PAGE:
Are you searching for perked land for sale in Northern Virginia? If so, you’re not alone.
Given how rapidly Northern Virginia is developing, prospective buyers are often surprised to learn that a lot of land is still not connected to public water and sewer. This is especially true of single residential building lots in places like Great Falls and more distant suburbs.
So, if you are thinking of buying land and building a home in Northern Virginia, it’s important to be familiar with perc tests (short for percolation test) and septic systems. But what in the world is a perc test, and why should I be shopping for perked land for sale?
To put it simply, a perc test is performed by a soil scientist to measure how fast water drains through the soil on your building site. The results tell you if the site can support wastewater discharge from a septic system.
Perc tests are performed when the site doesn’t have access to public sewer, or when the cost of connecting to the sewer is too expensive. If the site doesn’t pass a perc test, then a septic system can’t be installed. By extension, if neither sewer nor septic is an option, then you’re pretty much out of options for waste disposal and you won’t be able to build a house on the site.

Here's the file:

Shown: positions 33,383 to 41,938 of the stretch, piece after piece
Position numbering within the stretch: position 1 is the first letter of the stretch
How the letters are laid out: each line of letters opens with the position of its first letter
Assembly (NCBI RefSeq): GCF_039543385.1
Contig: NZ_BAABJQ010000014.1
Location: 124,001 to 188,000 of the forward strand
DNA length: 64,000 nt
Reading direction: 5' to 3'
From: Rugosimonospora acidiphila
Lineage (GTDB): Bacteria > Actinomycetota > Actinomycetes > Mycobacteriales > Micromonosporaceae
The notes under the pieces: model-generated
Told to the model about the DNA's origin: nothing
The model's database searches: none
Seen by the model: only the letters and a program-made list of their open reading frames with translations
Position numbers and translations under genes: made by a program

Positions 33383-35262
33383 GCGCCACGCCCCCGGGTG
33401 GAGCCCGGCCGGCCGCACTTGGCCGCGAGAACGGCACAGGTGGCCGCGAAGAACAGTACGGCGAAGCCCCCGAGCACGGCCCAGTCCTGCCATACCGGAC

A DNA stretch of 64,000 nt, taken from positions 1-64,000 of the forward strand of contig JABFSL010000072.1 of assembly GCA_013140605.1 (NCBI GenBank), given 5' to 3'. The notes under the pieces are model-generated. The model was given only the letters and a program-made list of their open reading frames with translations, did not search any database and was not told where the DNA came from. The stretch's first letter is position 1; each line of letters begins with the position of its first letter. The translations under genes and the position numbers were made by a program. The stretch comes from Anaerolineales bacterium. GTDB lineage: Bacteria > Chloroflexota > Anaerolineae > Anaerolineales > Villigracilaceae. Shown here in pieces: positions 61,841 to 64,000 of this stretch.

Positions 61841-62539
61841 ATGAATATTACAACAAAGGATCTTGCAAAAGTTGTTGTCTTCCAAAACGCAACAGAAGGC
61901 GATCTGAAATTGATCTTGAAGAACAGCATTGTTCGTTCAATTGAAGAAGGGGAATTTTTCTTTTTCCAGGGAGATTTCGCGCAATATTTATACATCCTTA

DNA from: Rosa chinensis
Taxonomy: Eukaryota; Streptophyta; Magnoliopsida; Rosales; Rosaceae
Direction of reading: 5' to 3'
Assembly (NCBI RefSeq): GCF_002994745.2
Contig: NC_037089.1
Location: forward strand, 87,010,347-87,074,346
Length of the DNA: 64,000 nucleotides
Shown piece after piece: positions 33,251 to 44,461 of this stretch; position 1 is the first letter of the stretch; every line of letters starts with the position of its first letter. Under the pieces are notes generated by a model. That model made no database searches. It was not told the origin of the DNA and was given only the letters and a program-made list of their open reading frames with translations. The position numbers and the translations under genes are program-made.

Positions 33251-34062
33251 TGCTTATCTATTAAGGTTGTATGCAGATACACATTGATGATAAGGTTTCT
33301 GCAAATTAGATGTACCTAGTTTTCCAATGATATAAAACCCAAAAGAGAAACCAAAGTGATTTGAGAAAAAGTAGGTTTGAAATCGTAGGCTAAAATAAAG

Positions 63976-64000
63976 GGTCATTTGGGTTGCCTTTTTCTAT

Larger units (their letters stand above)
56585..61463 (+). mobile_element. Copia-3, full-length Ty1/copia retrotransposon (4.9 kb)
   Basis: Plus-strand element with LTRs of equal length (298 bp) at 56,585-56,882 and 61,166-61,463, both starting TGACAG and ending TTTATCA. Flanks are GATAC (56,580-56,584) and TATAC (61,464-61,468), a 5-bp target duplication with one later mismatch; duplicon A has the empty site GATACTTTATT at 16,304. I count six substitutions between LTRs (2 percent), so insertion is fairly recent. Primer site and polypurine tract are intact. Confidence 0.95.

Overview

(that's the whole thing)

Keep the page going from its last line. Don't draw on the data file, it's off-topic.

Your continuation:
Most jurisdictions require a perc test as a prerequisite to issuing a building permit. This is why it’s great when you come across perked land for sale—the work has already been done for you. It’s also why it’s vitally important to get a perc test before settlement if the land hasn’t already perked. The last thing you want to do is buy a piece of land only to find out after the fact that you cannot build on it because it fails perc test.
Perc tests are relatively inexpensive, and asking a soil scientist to perform a perc test is like asking your car mechanic to perform an oil change—it’s a routine task they perform on a daily basis.
An experienced land agent should be able to recommend a good soil scientist and help you craft an offer with appropriate contingencies to ensure you don’t get roped into purchasing a lot that doesn’t pass a perc test.